We Live In A Twilight World: Tenet (2020) - Reviewed

Whenever British mogul film director Christopher Nolan embarks on a new project, whether you like the film or not it represents something of a major event.  One of the few if only directors with nearly as much studio clout and authority as Stanley Kubrick, Nolan’s meteoric rise to the very top of prestigious Hollywood film directors makes each forthcoming project laden with enormous anticipation whether you like the end results or not.  His latest endeavor, the time-shifting Memento meets Inception times a billion Tenet “save the world” movie starring John David Washington and Robert Pattison, couldn’t have faced a higher uphill battle than any other project this year.

Delayed numerous times due to the ongoing COVID-19 pandemic before being forcibly pushed through on the original intended release date by Nolan, the long awaited Tenet has finally made it to cinema screens in wide theatrical release at a time when going to the theaters is something of a serious health risk.  Released per Nolan’s preferences on a wide variety of film formats with celluloid IMAX 15/70mm theatrical prints, the film is nothing short of demonstrative of the director’s envelope pushing technical brilliance. Including but not limited to Hoyt Van Hoytema’s lush 65mm cinematography, Black Panther composer Ludwig Göransson’s pulsating electronic score and a fantastic leading performance by John David Washington, Tenet purely technically speaking is one of the freshest releases of the year.

As for the film itself at the end of a long and arduous journey to the silver screen, Tenet is undoubtedly the most uncompromising Christopher Nolan film production to date.  Something of a “save the world” spy movie filtered through the shape shifting role reversing quadrupling unto itself narrative structure characterized by David Lynch’s Mulholland Drive, Tenet is either Nolan reaching uncharted storytelling heights or disappearing completely up his own ass.  Whether you can follow this loud, bombastic, explosive and wholly indescribable surreal jaunt of a film or not is secondary to the roller coaster thrills felt on the way down this journey.  It is a $200 million big screen spectacle bristling with ideas that come at you so rapidly it is easy to lose track of just what exactly you are watching.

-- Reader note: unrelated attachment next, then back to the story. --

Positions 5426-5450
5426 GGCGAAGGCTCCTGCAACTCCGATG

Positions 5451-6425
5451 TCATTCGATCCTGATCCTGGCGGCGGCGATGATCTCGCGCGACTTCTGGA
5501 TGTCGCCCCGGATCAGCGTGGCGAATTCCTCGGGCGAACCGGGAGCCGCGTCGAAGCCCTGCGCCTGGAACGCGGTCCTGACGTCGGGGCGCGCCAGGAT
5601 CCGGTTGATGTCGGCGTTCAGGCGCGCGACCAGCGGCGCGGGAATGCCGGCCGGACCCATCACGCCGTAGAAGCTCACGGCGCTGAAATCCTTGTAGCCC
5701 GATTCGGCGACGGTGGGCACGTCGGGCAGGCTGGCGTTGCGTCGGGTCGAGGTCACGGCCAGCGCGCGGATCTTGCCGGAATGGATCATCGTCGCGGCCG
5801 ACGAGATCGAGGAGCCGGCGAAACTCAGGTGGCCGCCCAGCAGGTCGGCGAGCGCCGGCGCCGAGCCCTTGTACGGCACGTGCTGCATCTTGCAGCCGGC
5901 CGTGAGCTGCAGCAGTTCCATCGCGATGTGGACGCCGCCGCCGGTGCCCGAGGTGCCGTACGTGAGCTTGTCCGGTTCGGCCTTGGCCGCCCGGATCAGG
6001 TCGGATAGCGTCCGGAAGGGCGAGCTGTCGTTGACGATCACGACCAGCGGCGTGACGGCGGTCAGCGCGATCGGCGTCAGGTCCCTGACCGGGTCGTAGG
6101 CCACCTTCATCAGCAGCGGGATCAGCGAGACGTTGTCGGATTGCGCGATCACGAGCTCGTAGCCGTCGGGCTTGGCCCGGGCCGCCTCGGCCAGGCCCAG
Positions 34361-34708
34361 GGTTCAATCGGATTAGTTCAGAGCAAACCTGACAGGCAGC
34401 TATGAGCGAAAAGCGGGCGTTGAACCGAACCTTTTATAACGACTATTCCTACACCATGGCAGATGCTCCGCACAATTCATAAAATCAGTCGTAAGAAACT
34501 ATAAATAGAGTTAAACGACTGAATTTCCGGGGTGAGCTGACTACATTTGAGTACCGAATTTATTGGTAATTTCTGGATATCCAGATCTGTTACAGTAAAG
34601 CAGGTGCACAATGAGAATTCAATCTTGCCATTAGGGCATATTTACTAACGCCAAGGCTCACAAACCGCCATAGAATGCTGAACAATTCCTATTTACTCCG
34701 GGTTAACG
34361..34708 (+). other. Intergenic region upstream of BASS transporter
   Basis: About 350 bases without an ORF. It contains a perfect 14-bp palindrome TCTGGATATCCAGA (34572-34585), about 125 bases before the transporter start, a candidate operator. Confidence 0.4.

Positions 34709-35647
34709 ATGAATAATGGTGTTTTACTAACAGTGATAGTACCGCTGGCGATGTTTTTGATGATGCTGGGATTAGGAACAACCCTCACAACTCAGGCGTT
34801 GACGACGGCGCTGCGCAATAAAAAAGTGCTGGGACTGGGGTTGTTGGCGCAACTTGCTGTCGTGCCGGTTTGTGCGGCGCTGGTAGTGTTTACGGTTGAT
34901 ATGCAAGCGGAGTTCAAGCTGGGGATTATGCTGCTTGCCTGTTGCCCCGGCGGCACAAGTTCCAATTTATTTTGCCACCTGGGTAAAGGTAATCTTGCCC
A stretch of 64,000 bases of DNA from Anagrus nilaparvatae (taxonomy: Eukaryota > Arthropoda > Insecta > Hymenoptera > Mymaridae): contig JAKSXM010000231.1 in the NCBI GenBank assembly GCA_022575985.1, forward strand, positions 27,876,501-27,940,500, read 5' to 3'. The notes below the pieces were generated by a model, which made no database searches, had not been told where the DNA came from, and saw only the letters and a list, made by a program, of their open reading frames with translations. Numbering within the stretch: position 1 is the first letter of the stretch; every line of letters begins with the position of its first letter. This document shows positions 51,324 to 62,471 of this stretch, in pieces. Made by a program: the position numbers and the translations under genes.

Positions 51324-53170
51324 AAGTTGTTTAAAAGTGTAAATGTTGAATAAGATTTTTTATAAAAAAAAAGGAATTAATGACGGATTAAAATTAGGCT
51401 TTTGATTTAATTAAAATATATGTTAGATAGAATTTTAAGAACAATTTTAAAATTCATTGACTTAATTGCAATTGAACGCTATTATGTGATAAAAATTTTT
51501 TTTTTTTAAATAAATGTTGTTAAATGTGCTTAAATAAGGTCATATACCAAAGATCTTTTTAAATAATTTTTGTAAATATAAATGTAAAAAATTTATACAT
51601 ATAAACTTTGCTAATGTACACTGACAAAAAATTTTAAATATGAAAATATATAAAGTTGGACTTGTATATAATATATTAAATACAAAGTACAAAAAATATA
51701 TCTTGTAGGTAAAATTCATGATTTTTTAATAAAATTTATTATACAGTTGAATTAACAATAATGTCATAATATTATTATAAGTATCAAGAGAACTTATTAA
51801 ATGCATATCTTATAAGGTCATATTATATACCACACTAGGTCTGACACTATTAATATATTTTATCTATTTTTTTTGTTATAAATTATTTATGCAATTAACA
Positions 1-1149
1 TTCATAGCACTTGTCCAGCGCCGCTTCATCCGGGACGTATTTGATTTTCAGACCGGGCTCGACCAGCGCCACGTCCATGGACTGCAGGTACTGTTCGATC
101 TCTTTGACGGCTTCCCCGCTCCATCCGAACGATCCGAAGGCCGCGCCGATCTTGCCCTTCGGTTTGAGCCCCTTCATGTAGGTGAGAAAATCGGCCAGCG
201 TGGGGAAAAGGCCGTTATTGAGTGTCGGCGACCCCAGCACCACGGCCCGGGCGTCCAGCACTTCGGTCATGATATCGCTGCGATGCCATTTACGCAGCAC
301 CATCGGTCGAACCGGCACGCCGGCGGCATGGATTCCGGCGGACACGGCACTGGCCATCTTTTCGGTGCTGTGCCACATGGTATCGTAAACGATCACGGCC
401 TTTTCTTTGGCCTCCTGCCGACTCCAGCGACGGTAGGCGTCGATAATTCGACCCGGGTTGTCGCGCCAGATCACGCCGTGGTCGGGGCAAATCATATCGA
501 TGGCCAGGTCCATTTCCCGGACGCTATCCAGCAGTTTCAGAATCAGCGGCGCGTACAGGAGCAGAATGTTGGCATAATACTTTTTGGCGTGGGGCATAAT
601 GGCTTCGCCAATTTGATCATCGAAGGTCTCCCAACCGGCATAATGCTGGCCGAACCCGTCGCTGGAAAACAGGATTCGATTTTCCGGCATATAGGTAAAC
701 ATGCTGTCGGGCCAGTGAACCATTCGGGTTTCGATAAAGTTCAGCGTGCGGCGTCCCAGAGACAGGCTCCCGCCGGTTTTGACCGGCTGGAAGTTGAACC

Co-starring Robert Pattinson, Kenneth Branagh, Nolan regular Michael Caine and Elizabeth Debicki, this time-traveling swan dive down labyrinthine rabbit holes after rabbit holes is the kind of production that would make most people throw the screenplay up in the air in frustration but in Nolan’s hands the picture is a technically proficient thrill ride.  As with Interstellar and Dunkirk, Tenet lets Nolan run wild with the action set pieces including some of the most ambitious sequences ever attempted by the writer-director.  Nolan doesn’t intend for you to get all of it upon the first viewing, inviting filmgoers back into the theater or repeatedly on 4K UHD disc for second helpings.  As a character driven piece the film can be rather glacial but the thrills are so enveloping you hardly care while watching it.  John David Washington brings a wealth of screen presence to the picture and with Tenet is clearly great leading man material, but the obvious star of this fireworks show is Nolan himself.

Tenet might not be the film that saves cinema from oblivion as more and more major films continue to be delayed due to the pandemic and for a major Hollywood film it places a lot of trust in the viewer to fully invest in this sci-fi universe if you can hold on tightly to the cars swerving around backwards and forwards, upside down and vertically.  What it does do on its own terms, however, is trademark unexpurgated Christopher Nolan mind boggling cinema made with a clear adoration for the celluloid form and technically speaking alone represents another major step forward for a film director at the top of his envelope pushing game.  Viewers at this time might not be inclined to take the plunge in theaters with all that is going on in the world but with a home video release just around the corner it will most certainly be well worth the wait.

-Andrew Kotwicki